Classical Romantic: Identity in the Latin Poetry of Vincent Bourne

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This monograph examines a selection of Vincent Bourne's Latin verse in its classical, neo-Latin and vernacular contexts, with particular attention to the theme of identity (and differing forms of identity). Its aim is to initiate the resurrection from silence of an author whose self-fashioning is achieved by investigating the identity of the self in relation to the other and by foregrounding multiple attempts to fashion other selves.

From Back Cover of published book:

Through close and perceptive analysis of Bourne's negotiation of poetic identity, Haan argues in new ways for the blend of classicism and Romanticism informing his marginalized status. As such, the book promises to revive scholarship on Bourne, and to be of use to students and scholars of Latin as well as vernacular verse.
Carla Mazzio, Professor of English, University of Chicago.

Estelle Haan is the UK's most eminent neo-Latinist. Her books with the APS on Milton (From Academia to Amicitia, Transactions 88, part 6) and Addison (Vergilius Redivivus, Transactions 95, part 2) are both important contributions to our knowledge of those authors, and their scholarship is presented in a way that accommodates the growing number of specialists who do not read Latin. Much of the content of this study is entirely new, and it is written in a way that will make it accessible to non-Latinists. The connections with English-language poets that Professor Haan adduces page after page will be a very considerable resource for students of vernacular poetry.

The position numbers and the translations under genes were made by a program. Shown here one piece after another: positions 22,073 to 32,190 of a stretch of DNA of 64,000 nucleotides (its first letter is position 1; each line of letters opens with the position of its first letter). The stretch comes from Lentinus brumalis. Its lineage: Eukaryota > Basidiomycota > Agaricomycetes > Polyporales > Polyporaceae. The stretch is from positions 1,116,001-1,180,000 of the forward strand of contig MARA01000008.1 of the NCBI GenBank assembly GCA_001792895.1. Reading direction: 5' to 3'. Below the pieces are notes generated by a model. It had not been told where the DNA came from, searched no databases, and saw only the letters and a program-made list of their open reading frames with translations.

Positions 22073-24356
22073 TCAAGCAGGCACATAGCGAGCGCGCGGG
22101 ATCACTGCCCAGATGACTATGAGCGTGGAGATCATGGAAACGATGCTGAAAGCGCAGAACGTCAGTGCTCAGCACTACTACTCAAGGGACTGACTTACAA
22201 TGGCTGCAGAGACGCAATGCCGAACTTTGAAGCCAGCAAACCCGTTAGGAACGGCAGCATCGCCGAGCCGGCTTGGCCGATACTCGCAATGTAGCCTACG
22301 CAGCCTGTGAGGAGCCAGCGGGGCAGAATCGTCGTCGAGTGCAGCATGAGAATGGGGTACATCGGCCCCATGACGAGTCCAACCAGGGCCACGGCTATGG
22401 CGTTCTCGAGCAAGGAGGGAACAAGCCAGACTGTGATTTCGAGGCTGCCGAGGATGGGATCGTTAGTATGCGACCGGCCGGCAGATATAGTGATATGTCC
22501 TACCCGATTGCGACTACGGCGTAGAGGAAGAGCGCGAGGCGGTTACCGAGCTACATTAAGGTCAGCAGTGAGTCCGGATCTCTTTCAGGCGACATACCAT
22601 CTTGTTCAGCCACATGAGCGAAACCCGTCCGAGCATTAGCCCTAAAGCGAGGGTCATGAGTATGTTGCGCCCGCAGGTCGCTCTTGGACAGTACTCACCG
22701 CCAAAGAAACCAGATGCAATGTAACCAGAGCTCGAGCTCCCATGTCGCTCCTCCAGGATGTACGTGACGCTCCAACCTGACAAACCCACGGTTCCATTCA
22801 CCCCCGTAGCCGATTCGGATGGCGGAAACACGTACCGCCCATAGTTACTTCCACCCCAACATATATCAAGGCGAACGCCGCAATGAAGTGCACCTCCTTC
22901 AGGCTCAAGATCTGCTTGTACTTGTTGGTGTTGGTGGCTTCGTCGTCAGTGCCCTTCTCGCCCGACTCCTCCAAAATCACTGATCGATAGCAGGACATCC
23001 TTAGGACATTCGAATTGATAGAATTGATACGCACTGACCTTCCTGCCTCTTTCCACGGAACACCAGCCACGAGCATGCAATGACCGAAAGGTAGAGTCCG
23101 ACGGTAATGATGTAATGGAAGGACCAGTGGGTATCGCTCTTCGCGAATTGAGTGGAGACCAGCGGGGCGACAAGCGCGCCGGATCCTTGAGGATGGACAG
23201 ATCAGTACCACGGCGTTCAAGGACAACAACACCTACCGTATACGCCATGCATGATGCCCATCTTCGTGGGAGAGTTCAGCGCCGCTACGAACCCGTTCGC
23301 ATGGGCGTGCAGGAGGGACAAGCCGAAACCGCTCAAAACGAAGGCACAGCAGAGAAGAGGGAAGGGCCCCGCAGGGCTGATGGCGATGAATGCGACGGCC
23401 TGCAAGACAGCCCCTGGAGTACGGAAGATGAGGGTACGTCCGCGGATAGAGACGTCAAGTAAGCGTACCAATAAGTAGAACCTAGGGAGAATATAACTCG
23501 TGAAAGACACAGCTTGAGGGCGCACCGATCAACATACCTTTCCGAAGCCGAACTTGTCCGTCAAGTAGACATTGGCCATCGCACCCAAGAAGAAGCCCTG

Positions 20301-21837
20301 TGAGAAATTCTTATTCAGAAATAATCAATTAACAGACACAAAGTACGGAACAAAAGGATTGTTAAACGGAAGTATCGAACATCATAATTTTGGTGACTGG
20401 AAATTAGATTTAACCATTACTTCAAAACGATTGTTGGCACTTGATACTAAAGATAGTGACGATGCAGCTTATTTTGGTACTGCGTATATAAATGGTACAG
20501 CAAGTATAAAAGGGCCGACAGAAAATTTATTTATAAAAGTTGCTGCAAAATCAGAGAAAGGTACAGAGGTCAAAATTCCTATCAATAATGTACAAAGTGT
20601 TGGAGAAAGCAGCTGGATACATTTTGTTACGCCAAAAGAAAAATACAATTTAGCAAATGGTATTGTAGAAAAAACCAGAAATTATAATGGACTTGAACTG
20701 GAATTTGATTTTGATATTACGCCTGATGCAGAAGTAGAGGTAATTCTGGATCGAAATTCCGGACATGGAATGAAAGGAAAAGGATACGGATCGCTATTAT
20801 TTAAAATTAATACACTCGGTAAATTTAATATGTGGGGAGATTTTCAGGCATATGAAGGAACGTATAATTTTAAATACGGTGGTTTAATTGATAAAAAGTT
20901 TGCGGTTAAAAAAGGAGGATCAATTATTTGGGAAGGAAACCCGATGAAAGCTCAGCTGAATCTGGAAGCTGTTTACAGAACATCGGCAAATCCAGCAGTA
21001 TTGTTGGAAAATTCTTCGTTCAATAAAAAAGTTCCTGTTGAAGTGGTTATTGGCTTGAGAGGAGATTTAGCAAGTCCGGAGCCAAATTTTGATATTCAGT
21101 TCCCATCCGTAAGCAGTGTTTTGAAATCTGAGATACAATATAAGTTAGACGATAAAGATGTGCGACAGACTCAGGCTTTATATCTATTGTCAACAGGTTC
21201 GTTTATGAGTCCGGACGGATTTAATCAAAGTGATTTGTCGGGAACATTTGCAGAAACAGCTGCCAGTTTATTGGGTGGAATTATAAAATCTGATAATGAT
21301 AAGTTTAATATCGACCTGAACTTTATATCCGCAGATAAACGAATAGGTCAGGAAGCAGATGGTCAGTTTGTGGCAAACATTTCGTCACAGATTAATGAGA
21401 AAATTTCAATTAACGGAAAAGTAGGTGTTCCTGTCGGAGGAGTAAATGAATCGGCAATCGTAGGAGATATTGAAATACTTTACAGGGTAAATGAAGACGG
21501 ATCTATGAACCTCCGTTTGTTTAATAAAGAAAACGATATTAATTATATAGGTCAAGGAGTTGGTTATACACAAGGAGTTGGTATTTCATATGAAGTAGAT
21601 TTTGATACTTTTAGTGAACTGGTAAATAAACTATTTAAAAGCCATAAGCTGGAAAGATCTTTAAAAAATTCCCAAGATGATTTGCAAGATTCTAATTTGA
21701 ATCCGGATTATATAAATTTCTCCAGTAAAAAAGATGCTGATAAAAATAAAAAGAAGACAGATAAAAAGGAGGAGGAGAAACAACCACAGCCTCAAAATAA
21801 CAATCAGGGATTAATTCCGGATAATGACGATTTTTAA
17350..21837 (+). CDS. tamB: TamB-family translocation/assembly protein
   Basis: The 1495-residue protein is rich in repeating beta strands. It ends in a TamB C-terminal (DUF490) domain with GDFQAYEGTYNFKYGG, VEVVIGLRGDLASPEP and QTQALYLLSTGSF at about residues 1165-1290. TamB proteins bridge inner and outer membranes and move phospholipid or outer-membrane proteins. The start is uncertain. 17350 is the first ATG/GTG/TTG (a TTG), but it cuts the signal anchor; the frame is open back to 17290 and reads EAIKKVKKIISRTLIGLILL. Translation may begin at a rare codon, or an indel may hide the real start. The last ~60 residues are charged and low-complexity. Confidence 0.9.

Gordon Campbell, Professor of Renaissance Literature, University of Leicester.

I have long thought that a modern study of Vincent Bourne was very much needed, and am greatly pleased that one has now been written. Estelle Haan offers a thoughtful and sensitive study that has remarkable depth. She capitalizes on the familiarity with other eighteenth-century English poets about whom she has previously written (Cowper, Gray, and most recently Addison) and she makes use of contempoary literary theory without becoming dependent on any single approach or disfiguring her writing with critical jargon. This work will, one hopes, provoke further research into Bourne and his poetry.
Dana F. Sutton, Professor Emeritus of Classics, The University of California, Irvine.
Original languageEnglish
PublisherAmerican Philosophical Society
Number of pages200
ISBN (Print)9780871699718
Publication statusPublished - Feb 2007


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